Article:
Using Wilt Stop on new grafts?

Last week Drew suggested using Wilt Stop because I am concerned about last year’s cleft grafts breaking dormancy too early and suffering winter kill.

Now it occurs to me that it might be used on new grafts as a matter of routine if one expects particularly drying conditions.


Useful? Worthwhile? Pointless, redundant, and a waste?

Opinions wanted! Inquiring minds want to know …

Thanks all.

Our local grower that I work closely with uses Anti Stress in this way. He dips cuttings in full strength Anti Stress (its diluted a ton when its sprayed) and grafts them without any parafilm covering. Hes a big believer in the stuff. Undiluted is alot like watered down elmers glue. Ive not done this yet but may experiment with it this season. Its just a solution looking for a problem for me, parafilm works so well I have little reason to change.

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This has been discussed before. One concern was the stuff might leak into the graft itself and may prevent the graft from taking. Sealing canbium of scion or rootstock. If used I would do it the regular way and spray the parafilm. No chance of any leaking into the graft itself. Fig growers have been using parafilm to keep cuttings moist until they root. Many have reported the parafilm breaking down quickly. Spraying it should make it last longer.
Eric mentioned as a dip before graft, this would seem OK with wilt stop too. As you would let it dry, and cut wood for graft, so no chance of interference.
Anti Stress sounds like a similar product, although I’m not sure what the active ingredient(s) is/are? Wilt Stop is Pinene. Studies of these products that use latex polymers proved ineffective. I have not seen any studies on pinene? Think of pine tar, it is a natural product thus organic.

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I don’t know how well wilt stop works or not, but I started using some last year and that stuff is nasty smelling, sticky crap, had a bunch of family complaints because of what I sprayed near the house. I went back to using wilt pruf or moisturin, as they don’t clog the sprayer as bad either and they dry on the plant as a nice plastic-like film. They all seem to use similar stuff, but the wilt stop I used was unlike the other two, and a disaster-maybe could use it as a sticky trap for insects :joy:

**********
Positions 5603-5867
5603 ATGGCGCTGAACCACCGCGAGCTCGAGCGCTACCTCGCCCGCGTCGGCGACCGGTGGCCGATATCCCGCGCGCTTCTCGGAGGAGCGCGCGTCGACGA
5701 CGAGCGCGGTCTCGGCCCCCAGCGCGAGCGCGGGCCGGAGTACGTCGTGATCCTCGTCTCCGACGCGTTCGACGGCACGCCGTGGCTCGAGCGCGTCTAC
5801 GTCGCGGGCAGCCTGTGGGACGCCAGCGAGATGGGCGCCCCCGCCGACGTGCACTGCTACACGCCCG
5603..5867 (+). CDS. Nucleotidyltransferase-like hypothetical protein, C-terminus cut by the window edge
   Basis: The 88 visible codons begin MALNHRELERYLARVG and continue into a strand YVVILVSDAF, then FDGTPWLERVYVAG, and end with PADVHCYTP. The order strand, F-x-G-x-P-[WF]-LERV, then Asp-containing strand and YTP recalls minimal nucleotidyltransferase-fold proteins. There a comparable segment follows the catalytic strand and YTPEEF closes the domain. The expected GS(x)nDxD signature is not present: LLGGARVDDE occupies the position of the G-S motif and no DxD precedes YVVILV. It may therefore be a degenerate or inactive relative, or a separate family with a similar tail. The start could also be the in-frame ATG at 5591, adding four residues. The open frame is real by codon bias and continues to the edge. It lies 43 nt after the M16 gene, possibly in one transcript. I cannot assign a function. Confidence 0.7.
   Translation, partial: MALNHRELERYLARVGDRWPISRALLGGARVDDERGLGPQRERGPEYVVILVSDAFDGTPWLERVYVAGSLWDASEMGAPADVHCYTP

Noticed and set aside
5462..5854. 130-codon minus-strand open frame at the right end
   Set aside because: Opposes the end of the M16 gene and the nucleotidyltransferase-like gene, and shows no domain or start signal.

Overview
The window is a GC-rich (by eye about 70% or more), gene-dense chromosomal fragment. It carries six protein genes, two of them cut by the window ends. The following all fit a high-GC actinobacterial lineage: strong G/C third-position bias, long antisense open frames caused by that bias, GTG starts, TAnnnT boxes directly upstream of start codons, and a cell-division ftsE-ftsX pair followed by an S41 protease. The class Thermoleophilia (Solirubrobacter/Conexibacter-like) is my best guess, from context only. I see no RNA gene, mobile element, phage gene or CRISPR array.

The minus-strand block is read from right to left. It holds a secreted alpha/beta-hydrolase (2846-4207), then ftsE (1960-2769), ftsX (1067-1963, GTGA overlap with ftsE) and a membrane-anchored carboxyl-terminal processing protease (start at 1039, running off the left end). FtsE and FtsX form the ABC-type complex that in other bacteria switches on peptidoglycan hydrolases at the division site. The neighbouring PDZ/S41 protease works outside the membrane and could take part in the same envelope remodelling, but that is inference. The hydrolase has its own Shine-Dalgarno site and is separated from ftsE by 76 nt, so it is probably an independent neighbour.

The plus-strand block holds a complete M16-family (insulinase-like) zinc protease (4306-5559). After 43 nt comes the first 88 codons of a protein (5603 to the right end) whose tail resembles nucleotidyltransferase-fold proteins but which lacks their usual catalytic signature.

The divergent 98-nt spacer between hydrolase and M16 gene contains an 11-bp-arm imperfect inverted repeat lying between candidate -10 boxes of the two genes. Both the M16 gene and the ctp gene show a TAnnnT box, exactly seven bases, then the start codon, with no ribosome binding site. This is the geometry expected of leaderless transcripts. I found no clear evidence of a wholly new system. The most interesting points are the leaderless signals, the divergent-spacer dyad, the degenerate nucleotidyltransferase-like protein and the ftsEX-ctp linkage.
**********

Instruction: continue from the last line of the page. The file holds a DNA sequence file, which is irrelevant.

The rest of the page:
Wilt pruf and wilt stop are exactly the same thing. Pinene.Both are 25% pinene.
I have never had it clog the sprayer. I do use soap and water to clean.

yeah, that is what I would have thought, so tried the cheaper wilt stop and whatever it was, was nothing like the similar wilt pruf and moisturin I have used.

Well 75% is inert, maybe something they add. Also Nu-film 17 uses pinene as a sticker. It is the best sticker or one of the best, guess you found that out!:heart_eyes: You could use the rest as a sticker for spaying, I tried it and used 2 tbsp per gallon. Seem to work well!
So maybe wilt pruf is a better option? I’ll try it next year. It should work as well, same stuff, same ratio 5-1 dilution.

A test this year for me is too see if my blackberry canes make it. Some are not that hardy, maybe last year was a fluke? I know scott reported a lot of dieback, and i did not, so if no dieback again, I’m sticking with it. 2 years ago I lost 90% of my canes to the cold and drying. Last year I lost 10% with wilt stop.

Just wanted to add. I know someone who uses acrylic craft spray to cover his scions. It worked perfect for him for along time as he has done a lot of grafting for many years. I have used it also as well as parafilm to prevent dehydration. It worked great for me too.

Yes he lets it fully dry before grafting it.

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Just got home and checked my email for a response to a query I directed to Bonide this morning. Here is what I found:

Mr. Hull,

Thank you for your email. Sorry but Wilt Stop is not recommended to be sprayed on new graphs. Please consider using Pruning Sealer or even a plastic bag to prevent moisture loss. The graft requires high humidity but not soaking. You should not allow water to fall onto or into the graft because this can result in moisture seeping between the rootstock and the scion (cut), which interrupts the fusing of the cambium. On the other hand, dry air will cause the graft to dry out also, which kills the scion. Normally you can keep the humidity around the tree consistent by wrapping plastic around the grafted part, as mentioned, but must be changed often to keep area clean. The plastic wrap keeps water and wind off the direct site, which can dry the graft causing the union to fail. Like any new planting make sure the soil is moist around the base of the tree, especially during and after it starts to produce buds.

Should you have any further questions or comments, please do not hesitate to contact me.

Warm Regards,

Rachelle Janiga
Consumer Service Specialist
315-736-8231 ext. 276

So I guess I won’t bother, although I like to think it’s not a bad idea.

Thanks for all the discussion, which was in itself educational and useful!